China's Producer Prices Rise in May

Sign that China is entering inflation era

China's producer or wholesale prices rose to their highest level in nearly four years in May, the government said June 11, with the cost of oil, commodities and raw materials fueling the increase. The producer price index, or PPI, gained 8.2% last month from a year earlier, the National Bureau of Statistics said, up 0.1 percentage point from April.

It was the highest level since October 2004, when it hit 8.4% year-on-year. "It's confirmation that China's entering the inflation era," said Andy Xie, an independent Shanghai-based economist. "There is a shortage of key imports and inflation is centering around those commodities that are in short supply," he said. "In time, the living costs will go up in general, and there will be wage inflation."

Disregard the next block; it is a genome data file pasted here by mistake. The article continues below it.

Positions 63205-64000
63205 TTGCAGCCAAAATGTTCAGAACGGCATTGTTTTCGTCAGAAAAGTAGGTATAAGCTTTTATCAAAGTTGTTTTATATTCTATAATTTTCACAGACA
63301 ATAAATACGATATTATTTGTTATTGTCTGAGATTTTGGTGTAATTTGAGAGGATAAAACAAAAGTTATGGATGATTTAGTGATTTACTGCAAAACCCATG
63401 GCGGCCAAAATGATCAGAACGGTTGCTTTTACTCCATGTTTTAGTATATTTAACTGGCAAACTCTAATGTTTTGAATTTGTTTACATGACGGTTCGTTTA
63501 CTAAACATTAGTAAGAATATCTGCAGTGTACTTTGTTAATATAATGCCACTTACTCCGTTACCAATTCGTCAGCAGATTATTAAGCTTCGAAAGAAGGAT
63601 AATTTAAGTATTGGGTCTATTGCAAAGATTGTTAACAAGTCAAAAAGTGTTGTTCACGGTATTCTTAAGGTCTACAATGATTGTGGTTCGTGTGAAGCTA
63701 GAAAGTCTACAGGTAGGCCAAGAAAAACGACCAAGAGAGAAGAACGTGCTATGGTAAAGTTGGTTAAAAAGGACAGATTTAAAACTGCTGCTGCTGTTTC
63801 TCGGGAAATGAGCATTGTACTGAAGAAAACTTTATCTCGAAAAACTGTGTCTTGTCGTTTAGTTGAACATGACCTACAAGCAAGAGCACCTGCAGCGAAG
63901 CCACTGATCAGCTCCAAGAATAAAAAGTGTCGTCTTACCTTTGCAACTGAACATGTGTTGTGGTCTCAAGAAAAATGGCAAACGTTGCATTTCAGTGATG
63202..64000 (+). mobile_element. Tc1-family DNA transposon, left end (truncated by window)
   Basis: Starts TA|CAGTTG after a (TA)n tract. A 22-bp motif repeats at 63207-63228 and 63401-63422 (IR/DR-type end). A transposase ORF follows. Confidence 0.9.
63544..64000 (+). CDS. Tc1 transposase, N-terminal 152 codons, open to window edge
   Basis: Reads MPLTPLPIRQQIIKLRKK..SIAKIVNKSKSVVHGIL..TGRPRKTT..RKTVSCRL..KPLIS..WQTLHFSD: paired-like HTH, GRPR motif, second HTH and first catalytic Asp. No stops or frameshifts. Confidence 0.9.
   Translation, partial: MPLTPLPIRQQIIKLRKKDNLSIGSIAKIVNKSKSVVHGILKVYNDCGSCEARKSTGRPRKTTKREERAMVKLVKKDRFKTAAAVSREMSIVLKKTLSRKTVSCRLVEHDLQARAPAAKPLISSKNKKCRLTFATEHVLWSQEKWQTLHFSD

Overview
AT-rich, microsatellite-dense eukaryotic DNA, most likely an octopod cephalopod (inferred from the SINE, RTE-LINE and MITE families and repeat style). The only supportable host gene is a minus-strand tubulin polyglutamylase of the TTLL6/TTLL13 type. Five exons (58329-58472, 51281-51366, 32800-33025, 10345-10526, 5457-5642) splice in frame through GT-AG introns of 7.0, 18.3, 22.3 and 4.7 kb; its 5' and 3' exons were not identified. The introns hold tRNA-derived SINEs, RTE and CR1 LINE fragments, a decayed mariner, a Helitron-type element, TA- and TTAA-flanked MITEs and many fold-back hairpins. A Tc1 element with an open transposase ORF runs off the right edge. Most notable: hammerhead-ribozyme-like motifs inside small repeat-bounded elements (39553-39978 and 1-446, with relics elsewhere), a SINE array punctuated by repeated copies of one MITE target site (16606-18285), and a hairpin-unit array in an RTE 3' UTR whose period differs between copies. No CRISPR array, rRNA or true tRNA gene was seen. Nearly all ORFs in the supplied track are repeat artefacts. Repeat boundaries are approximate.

Producer prices are a critical measure of economic trends because they tend to trickle into consumer prices, which directly affect China's 1.3 billion people.

Raw materials prices rose 11.8% last month, while crude oil costs were up 30.9% in May and the prices of gasoline, kerosene and diesel were up 11%, 11.4% and 11.8%.

China's economy, the world's fourth largest, grew by 10.6% in the first quarter from a year earlier, slower than 11.9% for all of 2007, partially because the U.S. subprime crisis weakened demand for Chinese exports.

Copyright Agence France-Presse, 2008

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